CLUSTERS

Wealth advice

New players are challenging existing models with cheaper, seamless services.

The wealth management industry is also challenged by a number of disrupting trends – from automated services at lower costs and higher customization potential to customer empowerment tools like social trading platforms and the banking-as-a-platform movement. These developments risk commoditizing traditionally high value services at a time when customer expectations of personalization, efficiency and lower costs continue to grow.

Key trends

automated advice

Automated advice

sharing

Sharing knowhow

analytics

Advanced analitycs

natural language

Natural language

process as service

Process-as-a-service

partnership

Partneships

Implications

Increased competition, lower advantages of scale

Competition will increase further as manual processes are automated, virtual channels are utilized and core infrastructure is less costly. These trends will erode margins and advantages of scale for established players.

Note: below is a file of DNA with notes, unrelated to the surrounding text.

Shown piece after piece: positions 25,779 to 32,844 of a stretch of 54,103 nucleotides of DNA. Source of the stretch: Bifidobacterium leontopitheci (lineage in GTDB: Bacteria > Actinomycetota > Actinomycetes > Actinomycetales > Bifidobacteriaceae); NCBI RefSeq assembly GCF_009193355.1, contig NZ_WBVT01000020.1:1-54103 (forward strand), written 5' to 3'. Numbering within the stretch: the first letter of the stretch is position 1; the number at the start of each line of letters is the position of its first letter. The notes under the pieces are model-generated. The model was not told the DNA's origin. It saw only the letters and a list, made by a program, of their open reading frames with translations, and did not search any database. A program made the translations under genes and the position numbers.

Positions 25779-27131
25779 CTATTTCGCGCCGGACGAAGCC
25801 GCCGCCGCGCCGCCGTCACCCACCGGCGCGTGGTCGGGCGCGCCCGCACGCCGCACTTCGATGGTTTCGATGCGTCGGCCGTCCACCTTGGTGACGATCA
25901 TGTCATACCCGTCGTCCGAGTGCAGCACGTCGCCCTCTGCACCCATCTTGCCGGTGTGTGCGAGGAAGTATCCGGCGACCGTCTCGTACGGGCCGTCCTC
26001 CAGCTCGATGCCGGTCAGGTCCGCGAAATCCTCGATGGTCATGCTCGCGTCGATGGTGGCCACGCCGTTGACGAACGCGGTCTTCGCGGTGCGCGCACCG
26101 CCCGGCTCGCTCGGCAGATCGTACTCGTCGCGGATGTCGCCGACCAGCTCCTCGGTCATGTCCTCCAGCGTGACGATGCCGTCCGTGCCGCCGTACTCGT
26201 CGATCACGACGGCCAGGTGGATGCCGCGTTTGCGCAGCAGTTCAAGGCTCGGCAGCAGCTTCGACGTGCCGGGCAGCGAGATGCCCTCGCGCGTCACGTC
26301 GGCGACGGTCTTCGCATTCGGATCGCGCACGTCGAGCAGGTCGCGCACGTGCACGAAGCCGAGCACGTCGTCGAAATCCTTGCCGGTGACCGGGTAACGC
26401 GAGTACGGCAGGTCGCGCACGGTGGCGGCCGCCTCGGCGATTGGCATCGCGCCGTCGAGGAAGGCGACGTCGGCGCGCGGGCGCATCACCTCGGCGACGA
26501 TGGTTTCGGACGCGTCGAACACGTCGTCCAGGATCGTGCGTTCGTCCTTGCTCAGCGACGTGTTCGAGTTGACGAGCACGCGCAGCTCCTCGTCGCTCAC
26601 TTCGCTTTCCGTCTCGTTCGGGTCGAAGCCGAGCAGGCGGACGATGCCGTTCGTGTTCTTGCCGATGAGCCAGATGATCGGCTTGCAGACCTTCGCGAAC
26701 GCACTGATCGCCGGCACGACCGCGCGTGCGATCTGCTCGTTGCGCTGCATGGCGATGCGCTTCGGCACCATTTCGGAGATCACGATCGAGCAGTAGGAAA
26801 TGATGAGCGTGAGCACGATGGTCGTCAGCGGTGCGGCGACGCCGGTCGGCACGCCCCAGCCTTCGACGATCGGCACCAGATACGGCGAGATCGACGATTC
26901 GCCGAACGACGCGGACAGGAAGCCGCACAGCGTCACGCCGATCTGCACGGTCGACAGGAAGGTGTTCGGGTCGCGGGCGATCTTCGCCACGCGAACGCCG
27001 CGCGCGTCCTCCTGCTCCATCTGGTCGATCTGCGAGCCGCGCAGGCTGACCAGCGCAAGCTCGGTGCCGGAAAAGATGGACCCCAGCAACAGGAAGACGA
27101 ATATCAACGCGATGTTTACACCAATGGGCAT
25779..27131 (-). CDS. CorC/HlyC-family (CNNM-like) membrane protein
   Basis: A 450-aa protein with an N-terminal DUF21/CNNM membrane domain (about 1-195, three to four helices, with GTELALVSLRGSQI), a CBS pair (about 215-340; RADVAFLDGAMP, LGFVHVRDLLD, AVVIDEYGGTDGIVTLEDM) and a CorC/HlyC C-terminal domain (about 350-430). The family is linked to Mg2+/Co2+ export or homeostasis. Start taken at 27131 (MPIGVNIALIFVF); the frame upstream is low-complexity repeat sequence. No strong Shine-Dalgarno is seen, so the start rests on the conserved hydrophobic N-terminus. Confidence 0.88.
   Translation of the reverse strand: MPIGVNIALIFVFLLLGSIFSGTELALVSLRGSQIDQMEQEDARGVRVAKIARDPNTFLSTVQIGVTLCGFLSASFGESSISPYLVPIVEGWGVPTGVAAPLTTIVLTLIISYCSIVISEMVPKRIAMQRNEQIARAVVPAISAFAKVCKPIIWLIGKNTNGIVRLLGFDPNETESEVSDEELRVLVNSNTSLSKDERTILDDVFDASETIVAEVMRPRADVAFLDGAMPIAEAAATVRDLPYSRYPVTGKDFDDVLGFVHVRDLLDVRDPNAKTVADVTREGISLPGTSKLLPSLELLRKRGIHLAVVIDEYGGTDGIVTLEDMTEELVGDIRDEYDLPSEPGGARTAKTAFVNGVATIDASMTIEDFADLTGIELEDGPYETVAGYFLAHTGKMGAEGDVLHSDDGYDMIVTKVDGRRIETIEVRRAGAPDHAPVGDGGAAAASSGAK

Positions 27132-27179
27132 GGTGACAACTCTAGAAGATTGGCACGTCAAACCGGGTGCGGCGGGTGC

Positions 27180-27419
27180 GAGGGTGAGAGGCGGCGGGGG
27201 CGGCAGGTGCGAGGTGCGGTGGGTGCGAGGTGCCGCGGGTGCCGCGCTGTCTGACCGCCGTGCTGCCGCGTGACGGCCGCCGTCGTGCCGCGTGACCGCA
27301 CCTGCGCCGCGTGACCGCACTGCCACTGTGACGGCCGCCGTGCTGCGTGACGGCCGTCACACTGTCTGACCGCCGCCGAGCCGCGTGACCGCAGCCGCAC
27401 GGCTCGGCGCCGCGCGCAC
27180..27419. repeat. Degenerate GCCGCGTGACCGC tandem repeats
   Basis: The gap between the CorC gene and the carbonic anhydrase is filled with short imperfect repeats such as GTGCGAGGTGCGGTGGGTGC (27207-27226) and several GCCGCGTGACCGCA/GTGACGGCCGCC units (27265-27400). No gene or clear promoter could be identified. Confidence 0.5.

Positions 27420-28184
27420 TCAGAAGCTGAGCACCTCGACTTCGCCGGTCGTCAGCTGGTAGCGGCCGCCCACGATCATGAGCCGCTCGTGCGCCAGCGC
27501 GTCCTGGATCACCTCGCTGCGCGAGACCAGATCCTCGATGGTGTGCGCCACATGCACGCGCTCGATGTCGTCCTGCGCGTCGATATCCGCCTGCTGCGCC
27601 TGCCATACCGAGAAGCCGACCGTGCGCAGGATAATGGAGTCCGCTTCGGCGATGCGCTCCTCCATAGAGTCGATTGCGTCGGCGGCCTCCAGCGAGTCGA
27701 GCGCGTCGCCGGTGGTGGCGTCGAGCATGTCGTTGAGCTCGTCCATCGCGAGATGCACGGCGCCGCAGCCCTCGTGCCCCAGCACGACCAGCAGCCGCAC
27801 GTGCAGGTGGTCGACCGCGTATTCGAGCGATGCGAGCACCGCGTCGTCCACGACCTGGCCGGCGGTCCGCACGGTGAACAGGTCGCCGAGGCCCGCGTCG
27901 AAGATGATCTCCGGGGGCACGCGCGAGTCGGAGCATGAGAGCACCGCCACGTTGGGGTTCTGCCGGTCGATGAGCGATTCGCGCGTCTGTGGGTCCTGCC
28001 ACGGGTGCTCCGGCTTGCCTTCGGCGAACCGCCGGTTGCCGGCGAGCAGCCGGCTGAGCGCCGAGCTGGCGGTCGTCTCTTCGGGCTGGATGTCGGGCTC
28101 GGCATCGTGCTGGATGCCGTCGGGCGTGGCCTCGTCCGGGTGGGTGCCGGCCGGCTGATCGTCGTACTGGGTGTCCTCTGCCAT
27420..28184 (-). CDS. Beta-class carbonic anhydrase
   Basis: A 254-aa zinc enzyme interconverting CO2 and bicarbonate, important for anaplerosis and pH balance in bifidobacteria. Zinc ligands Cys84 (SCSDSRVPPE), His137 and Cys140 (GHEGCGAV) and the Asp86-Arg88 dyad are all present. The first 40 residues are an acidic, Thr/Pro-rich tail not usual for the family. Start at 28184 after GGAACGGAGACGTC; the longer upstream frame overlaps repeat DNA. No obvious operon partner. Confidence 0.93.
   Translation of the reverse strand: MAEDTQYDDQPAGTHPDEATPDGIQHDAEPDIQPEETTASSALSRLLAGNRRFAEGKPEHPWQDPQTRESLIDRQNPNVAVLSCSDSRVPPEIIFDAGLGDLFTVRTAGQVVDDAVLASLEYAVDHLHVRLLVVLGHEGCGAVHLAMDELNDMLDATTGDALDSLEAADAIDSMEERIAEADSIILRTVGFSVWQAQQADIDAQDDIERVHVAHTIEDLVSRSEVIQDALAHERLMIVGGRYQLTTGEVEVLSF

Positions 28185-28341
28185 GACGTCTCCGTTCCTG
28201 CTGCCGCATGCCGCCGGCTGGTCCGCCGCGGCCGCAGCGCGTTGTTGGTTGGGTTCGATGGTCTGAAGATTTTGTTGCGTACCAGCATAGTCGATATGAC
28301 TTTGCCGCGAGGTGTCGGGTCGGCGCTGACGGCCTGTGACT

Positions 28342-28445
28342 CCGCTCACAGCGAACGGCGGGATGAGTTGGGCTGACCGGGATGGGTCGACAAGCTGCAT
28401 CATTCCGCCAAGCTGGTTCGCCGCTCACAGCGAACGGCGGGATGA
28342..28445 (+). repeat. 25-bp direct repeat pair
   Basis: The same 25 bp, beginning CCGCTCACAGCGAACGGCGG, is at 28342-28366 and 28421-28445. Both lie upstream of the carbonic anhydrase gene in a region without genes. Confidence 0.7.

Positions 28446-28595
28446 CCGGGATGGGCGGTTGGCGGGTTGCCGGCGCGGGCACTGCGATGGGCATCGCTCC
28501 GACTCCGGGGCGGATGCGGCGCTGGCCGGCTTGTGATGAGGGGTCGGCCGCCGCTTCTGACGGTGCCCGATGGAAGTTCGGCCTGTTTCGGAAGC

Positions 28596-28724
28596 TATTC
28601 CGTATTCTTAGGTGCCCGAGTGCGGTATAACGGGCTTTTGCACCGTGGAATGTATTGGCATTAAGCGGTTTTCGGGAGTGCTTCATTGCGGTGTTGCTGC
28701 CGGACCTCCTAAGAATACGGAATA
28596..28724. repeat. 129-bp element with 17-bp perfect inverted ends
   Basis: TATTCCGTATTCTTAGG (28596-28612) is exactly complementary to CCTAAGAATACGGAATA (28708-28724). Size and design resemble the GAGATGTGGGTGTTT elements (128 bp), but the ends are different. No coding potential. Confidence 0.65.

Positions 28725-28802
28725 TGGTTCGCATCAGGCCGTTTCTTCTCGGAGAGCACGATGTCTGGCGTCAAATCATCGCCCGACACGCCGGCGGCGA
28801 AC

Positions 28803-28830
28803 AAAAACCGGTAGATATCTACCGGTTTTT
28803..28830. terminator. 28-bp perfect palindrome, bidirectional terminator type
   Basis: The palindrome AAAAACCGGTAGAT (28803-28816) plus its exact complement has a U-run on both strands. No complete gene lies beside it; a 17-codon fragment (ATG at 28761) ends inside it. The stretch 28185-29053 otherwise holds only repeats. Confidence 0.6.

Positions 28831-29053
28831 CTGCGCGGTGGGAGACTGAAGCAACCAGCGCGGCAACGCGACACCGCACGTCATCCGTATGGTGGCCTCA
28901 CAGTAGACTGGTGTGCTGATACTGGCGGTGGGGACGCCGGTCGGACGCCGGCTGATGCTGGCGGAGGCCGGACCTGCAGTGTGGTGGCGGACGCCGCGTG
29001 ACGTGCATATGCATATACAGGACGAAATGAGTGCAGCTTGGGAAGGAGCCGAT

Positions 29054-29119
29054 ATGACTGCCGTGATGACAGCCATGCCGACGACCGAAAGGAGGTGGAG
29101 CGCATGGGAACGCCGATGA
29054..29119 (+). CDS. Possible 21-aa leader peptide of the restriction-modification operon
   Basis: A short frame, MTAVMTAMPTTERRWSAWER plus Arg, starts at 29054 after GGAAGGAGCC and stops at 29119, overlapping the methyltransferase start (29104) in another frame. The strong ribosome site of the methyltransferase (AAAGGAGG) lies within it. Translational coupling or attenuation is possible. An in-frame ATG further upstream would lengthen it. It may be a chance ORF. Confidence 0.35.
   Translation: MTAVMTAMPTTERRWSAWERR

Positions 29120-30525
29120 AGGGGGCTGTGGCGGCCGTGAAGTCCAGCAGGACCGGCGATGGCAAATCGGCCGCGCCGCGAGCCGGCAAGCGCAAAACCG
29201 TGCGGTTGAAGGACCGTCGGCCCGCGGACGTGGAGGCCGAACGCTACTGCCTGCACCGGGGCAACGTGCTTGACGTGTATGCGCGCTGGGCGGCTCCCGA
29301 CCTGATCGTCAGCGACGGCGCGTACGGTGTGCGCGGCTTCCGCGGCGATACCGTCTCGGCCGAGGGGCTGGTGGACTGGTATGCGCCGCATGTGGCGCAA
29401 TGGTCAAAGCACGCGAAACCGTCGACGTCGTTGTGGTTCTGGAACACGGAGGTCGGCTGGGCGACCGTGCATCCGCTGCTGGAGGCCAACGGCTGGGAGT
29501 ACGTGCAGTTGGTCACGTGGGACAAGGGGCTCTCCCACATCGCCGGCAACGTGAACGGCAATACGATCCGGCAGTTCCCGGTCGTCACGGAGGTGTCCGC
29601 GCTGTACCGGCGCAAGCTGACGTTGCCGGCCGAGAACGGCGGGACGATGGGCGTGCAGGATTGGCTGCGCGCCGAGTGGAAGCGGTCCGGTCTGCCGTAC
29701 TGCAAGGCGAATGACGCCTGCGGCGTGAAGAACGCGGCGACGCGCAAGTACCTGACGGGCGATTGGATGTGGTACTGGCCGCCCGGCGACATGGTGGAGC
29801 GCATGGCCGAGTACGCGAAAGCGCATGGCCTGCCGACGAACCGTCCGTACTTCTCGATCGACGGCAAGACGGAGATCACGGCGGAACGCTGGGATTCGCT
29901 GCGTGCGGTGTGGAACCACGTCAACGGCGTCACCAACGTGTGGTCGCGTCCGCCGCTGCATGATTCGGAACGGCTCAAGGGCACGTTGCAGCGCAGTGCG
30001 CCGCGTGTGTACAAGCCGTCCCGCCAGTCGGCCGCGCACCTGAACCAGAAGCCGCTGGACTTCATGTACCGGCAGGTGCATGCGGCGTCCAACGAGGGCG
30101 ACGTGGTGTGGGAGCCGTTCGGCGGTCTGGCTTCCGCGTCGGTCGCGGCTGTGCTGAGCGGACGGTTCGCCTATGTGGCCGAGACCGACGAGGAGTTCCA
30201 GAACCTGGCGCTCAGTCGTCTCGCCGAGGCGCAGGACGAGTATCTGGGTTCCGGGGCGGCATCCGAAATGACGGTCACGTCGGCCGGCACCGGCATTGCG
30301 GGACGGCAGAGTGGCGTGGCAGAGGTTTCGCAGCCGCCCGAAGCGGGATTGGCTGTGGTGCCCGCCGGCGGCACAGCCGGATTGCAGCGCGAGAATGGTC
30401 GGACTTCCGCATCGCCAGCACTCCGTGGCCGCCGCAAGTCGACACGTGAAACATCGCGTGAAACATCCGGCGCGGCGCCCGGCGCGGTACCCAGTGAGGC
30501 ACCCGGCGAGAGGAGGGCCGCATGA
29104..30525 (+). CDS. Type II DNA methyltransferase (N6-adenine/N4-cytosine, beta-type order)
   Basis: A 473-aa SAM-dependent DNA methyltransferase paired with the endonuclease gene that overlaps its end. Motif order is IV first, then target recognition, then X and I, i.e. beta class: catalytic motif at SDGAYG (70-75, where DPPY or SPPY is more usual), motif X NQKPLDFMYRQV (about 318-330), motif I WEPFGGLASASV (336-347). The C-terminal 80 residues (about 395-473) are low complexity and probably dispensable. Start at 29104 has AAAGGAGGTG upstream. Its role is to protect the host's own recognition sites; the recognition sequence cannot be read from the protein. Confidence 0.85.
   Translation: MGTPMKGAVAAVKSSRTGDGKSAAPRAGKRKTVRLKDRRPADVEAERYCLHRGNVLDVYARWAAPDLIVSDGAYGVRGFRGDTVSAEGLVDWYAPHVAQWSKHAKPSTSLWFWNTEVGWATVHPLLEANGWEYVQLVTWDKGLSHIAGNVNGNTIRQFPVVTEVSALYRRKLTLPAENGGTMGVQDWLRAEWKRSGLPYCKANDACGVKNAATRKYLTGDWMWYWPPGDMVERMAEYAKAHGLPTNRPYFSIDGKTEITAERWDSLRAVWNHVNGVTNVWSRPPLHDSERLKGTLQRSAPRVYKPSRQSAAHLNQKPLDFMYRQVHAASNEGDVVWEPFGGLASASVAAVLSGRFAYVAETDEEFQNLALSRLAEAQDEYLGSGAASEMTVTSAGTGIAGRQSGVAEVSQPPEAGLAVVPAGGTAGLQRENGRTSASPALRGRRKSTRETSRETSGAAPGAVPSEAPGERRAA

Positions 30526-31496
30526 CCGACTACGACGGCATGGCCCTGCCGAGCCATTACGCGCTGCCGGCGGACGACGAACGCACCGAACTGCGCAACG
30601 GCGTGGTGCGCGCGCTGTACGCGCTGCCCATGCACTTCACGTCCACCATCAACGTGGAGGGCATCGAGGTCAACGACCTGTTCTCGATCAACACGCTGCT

Decoupling of advisory and products

More advisory functions become automated, distributing wealth products via proprietary advisory channels.

Importance of brand and trust

As competition intensifies, the role of in-person managers and traditional institutions’ brand and customer trust will become more critical.

Two key questions

1

How will retail financial institutions prevent the erosion of deposits to new wealth products that now offer lower threshold for entry?

2

What are the differentiated services provided by traditional wealth managers that will remain difficult to automate and replicate by new entrants?

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